Leaf Collecting is now one year old. Many thanks to to all its readers.
The end of a year is a popular time to look back, so here are some thoughts about some of my cultural experiences of the past twelve months.
On TV, an engrossing film about the 1926 miners’ strike with a great amateur Scottish cast, The Happy Lands, fittingly compared to Days of Hope and a worthwhile drama repeat (prompted by the death of its author Iain Banks) with an unsurpassable professional Scottish cast, The Crow Road. In addition, The Trip, an engaging mix of restaurant review and comic middle-aged male soul-searching.
On radio, the already praised Late Junction continued to please, and the Radio 4 adaptation of The Diary of Samuel Pepys entertained me in a way which the text itself has never quite reached.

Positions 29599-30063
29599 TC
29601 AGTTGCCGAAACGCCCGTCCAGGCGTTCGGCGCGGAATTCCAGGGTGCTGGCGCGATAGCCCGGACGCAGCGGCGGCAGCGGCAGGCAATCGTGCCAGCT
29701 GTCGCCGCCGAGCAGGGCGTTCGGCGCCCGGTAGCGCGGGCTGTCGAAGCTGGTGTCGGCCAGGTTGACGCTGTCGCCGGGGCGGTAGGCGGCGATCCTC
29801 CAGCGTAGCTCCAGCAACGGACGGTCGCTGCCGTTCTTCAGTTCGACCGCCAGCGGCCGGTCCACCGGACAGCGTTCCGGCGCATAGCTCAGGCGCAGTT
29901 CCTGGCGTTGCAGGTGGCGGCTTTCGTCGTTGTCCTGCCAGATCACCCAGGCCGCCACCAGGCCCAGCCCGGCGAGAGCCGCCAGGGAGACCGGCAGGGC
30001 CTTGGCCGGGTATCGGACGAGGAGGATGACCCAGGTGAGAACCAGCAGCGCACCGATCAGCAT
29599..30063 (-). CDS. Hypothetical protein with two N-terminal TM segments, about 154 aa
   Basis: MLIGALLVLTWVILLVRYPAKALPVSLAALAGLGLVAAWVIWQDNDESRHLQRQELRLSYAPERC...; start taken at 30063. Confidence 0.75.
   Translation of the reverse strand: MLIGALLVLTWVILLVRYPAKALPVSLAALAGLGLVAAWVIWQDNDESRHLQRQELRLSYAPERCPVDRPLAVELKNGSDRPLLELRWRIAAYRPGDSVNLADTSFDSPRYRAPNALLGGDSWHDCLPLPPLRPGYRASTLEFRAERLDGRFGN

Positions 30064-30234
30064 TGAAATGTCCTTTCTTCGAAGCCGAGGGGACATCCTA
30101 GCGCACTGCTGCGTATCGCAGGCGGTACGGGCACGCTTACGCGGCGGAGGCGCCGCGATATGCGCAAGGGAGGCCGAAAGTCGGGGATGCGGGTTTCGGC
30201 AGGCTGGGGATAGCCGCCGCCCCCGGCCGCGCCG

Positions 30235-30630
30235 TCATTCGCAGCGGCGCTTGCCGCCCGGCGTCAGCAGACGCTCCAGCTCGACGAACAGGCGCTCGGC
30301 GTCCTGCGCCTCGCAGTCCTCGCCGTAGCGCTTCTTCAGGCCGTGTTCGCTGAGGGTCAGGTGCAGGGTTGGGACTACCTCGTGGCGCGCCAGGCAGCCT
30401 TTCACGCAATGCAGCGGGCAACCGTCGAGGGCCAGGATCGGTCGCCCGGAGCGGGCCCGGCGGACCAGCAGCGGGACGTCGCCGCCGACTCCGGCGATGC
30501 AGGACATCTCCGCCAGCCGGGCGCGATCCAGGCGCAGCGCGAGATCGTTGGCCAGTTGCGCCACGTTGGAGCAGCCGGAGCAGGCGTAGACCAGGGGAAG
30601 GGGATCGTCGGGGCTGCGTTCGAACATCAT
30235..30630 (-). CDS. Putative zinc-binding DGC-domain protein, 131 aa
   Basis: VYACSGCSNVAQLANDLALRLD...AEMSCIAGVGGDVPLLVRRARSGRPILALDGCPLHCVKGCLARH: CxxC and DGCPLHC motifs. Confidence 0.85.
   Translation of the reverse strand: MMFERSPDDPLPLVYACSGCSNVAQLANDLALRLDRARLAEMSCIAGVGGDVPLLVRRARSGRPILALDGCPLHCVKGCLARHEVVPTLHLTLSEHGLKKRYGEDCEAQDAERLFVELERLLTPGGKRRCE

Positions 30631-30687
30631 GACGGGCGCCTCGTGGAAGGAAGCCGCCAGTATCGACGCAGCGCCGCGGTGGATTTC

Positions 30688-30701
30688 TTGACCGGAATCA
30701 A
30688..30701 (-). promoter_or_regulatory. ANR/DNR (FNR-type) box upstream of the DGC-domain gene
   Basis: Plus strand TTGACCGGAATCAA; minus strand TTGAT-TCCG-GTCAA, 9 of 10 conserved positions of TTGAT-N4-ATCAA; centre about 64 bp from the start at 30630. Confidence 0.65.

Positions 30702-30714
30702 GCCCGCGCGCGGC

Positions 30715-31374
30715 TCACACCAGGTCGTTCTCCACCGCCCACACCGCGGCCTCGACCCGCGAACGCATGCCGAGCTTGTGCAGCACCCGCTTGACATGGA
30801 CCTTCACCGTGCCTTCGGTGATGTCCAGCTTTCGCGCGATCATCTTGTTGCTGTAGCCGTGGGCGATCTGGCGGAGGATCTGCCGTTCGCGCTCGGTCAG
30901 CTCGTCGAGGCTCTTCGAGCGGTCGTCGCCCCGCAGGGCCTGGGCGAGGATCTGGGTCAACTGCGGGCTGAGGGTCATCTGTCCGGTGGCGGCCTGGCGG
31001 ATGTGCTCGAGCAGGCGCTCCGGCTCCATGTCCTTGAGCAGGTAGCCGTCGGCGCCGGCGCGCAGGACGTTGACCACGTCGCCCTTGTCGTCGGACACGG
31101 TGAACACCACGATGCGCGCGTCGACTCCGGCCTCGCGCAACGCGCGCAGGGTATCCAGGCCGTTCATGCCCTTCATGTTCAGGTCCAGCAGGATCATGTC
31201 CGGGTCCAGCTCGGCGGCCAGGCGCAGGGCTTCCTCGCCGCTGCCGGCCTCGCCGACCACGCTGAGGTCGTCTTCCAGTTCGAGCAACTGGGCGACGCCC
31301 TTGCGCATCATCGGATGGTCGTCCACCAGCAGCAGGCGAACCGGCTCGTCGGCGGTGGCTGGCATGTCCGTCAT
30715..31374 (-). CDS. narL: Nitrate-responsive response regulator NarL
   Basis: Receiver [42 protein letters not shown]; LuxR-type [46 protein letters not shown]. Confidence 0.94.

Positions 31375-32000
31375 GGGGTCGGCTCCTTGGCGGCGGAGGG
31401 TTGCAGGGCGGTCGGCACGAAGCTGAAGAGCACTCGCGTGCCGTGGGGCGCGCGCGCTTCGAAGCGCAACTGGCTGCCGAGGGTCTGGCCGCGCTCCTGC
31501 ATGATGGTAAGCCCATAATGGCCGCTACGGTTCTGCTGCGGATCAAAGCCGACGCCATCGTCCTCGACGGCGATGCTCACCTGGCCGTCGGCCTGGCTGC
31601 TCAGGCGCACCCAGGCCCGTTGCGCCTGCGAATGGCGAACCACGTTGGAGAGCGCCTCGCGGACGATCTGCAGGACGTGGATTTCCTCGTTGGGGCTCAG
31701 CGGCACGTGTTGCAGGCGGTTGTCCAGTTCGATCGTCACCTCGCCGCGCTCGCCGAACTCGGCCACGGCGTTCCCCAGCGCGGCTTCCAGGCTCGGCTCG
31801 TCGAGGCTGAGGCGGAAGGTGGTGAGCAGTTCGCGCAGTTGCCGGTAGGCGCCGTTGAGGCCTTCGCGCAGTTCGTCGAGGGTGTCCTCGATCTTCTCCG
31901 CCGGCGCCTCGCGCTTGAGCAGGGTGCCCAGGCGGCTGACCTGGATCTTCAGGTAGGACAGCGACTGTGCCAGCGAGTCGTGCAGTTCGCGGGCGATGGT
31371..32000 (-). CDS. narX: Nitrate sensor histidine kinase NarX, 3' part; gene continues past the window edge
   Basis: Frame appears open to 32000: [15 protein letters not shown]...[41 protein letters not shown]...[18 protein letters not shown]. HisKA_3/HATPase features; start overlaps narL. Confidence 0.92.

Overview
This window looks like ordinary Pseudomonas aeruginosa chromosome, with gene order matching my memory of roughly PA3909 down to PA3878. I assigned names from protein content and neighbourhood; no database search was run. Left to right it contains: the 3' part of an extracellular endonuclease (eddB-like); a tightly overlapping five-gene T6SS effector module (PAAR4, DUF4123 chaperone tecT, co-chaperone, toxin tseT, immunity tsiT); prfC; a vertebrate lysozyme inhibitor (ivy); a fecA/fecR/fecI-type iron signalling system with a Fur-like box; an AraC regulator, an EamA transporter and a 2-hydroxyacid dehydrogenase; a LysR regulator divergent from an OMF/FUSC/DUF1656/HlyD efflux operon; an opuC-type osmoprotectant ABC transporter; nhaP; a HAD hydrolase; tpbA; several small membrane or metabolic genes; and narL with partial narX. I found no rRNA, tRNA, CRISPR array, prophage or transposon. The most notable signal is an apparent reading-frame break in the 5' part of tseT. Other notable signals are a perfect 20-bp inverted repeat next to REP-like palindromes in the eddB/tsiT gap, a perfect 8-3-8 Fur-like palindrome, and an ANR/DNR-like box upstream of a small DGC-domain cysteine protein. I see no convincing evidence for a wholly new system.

In music, the Britten centenary provided the opportunity to listen to many unfamiliar works, usually on Radio 3, such as the Serenade for Tenor Horn and Strings.
A couple of pieces of pop music grabbed my attention during the first moments I heard them. “New” was surely Paul McCartney’s best single in a couple of decades; not just a strong melody and arrangement but a vocal which genuinely sounded as if it came from the throat of a man 30 years younger. Similarly, Lorde’s “Royals” sounded like it came from someone who had lived longer and had heard and recorded rather more music than she had actually done.
Some excellent theatre was provided by Chapterhouse’s itinerant production of A Midsummer Night’s Dream, the Anthony Coleridge Theatre’s stylish Gothic spoof The Curse of Elizabeth Faulkner, and the A Play a Pie and a Pint lunchtime theatre venture which extended from the Òran Mór in Glasgow to other parts of Scotland.
A great piece of century-old writing discovered for the first time: Christina Rossetti ‘s spooky, sensual “Goblin Market”.
Finally, one other positive political event which got less attention in the mainstream media than it ought to have, was the International Arms Trade Treaty.